Pancreatic cancer is aggressive and has a poor survival rate. Could curcumin be the answer?

Pancreatic cancer is among the most aggressive forms of human cancer with a very high mortality rate. It represents the fourth leading cause of cancer death in the United States with an annual mortality of 32,000 deaths. With a 5-year survival rate of only 3% and a median survival of fewer than 6 months, diagnosis of pancreatic cancer carries one of the poorest prognoses. It’s one of the worst things a doctor ever has to tell a patient. The only FDA-approved therapies for it, gemcitabine and erlotinib, produce objective responses in less than 10% of patients while causing severe side effects in the majority. There is a desperate need for new options.

Clinical research to test new treatments is split into phases. Phase I trials are to make sure the treatment is safe, determining how much can be given before  the treatment becomes toxic. Curcumin has passed a number of Phase I trials. In fact, there was so little toxicity, the dosing was limited only by the number of pills that patients were willing to swallow.

The purpose of Phase II is to determine the actual effectiveness of Curcumin. In two of the 21 patients who were evaluated, one had a 73% tumor reduction. This is what we like to see. Unfortunately, the effect was short-lived. The original lesion remained small, but a curcumin-resistant tumor emerged. The other patient showed slow improvement over a year, and the disease was stable for over 18 months. In fact, the only time their cancer markers bumped up was during a brief 3-week stint when the curcumin was stopped. So curcumin does seem to help some patients with pancreatic cancer. Most importantly, what is the downside? There were no curcumin-related toxic effects associated with doses up to  8 g/d. What happens after 8? We don’t know because no one was willing to take that many pills. They were willing to go on one of the nastiest chemotherapy regimens on the planet but didn’t want to be inconvenienced with swallowing a lot of capsules.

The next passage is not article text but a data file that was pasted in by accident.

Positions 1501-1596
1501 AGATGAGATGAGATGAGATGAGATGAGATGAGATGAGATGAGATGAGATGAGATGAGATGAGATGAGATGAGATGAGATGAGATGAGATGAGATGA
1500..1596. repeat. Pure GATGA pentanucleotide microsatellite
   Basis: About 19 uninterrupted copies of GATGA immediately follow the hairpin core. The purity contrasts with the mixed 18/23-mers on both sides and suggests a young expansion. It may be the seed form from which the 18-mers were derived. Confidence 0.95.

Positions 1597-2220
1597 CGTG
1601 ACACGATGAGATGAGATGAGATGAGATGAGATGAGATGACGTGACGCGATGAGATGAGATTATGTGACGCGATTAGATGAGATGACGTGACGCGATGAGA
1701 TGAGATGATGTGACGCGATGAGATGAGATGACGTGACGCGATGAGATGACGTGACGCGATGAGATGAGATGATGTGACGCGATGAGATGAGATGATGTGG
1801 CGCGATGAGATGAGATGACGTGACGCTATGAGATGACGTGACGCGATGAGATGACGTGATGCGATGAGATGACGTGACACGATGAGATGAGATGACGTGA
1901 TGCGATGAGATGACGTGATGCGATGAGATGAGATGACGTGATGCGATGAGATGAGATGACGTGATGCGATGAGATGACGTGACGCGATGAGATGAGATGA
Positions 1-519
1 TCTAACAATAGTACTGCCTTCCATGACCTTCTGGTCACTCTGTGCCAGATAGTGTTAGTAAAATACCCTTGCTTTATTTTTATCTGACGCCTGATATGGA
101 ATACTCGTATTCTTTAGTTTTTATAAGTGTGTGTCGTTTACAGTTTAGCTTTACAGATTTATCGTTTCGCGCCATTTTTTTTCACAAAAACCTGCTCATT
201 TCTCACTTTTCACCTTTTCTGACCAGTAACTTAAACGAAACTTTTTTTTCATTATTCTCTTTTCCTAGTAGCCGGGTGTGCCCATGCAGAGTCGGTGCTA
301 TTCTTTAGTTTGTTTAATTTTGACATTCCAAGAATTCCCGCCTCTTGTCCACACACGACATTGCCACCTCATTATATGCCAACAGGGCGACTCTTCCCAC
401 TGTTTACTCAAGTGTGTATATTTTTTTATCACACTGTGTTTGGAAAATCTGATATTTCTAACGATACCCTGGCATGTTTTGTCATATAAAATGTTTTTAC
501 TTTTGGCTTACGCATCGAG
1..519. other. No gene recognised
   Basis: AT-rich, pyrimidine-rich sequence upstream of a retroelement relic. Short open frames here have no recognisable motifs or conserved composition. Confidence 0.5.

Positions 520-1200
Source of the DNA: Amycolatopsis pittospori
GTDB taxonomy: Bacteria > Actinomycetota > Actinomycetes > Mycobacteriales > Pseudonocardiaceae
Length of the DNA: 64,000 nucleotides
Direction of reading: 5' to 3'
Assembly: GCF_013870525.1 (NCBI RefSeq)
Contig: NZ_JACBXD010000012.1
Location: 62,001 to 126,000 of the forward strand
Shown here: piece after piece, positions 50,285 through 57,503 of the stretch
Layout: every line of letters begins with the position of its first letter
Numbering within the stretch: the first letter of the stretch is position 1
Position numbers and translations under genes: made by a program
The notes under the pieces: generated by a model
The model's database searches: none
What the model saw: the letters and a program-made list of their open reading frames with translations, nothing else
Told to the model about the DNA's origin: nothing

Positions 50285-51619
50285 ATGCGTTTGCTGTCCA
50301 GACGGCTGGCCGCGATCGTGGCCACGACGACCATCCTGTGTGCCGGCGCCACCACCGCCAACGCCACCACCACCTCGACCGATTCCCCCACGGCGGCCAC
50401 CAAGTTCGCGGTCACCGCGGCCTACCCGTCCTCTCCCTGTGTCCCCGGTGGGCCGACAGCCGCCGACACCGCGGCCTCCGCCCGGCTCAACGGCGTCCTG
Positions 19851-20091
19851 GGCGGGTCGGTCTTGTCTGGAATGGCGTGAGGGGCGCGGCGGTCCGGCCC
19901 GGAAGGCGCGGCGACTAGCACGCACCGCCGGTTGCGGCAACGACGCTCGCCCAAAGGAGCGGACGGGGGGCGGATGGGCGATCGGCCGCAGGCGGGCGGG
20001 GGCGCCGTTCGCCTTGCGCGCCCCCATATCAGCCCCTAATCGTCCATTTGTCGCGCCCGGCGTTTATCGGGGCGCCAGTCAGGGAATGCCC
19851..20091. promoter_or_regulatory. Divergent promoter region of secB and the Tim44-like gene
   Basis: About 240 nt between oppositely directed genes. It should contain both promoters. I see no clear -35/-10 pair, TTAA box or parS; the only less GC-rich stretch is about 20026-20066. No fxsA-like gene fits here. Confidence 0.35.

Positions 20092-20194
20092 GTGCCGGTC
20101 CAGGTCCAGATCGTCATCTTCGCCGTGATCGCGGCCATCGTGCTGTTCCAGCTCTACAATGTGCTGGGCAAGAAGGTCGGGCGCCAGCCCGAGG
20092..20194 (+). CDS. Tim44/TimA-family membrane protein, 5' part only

Of course, the only surefire way to beat pancreatic cancer is to prevent it in the first place. In 2010 I profiled a study, the largest such study in history, which found that dietary fat of animal origin was associated with increased pancreatic cancer risk.  Which animal fat is the worst?  The second largest study chimed in in 2013 to help answer that question. Poultry was the worst—the first finding of its kind, showing a 72% increased risk of pancreatic cancer for every 50g of daily poultry consumption. That is only a quarter of a chicken breast. The reason white meat came out worse than red may be due to the  carcinogens in chicken, the heterocyclic amines that build up when it is grilled and baked. These mutagenic chemicals have been associated with doubling pancreatic cancer risk.

Other recent studies include one out of San Francisco, comparing the standard American diet and an Italian diet, Results showed that a high consumption of meat and other animal products, as well as refined carbs, was associated with pancreatic cancer risk, whereas a diet rich in fruit and vegetables appeared to lower risk.

Eating meat may increase risk, whereas eating fake meat has been found to be associated with significantly less risk. Those who eat plant-based meats like veggie burgers or veggie dogs three times or more a week had less than half the risk of fatal pancreatic cancer. Legumes and dried fruit were found to be similarly protective.

Further reading: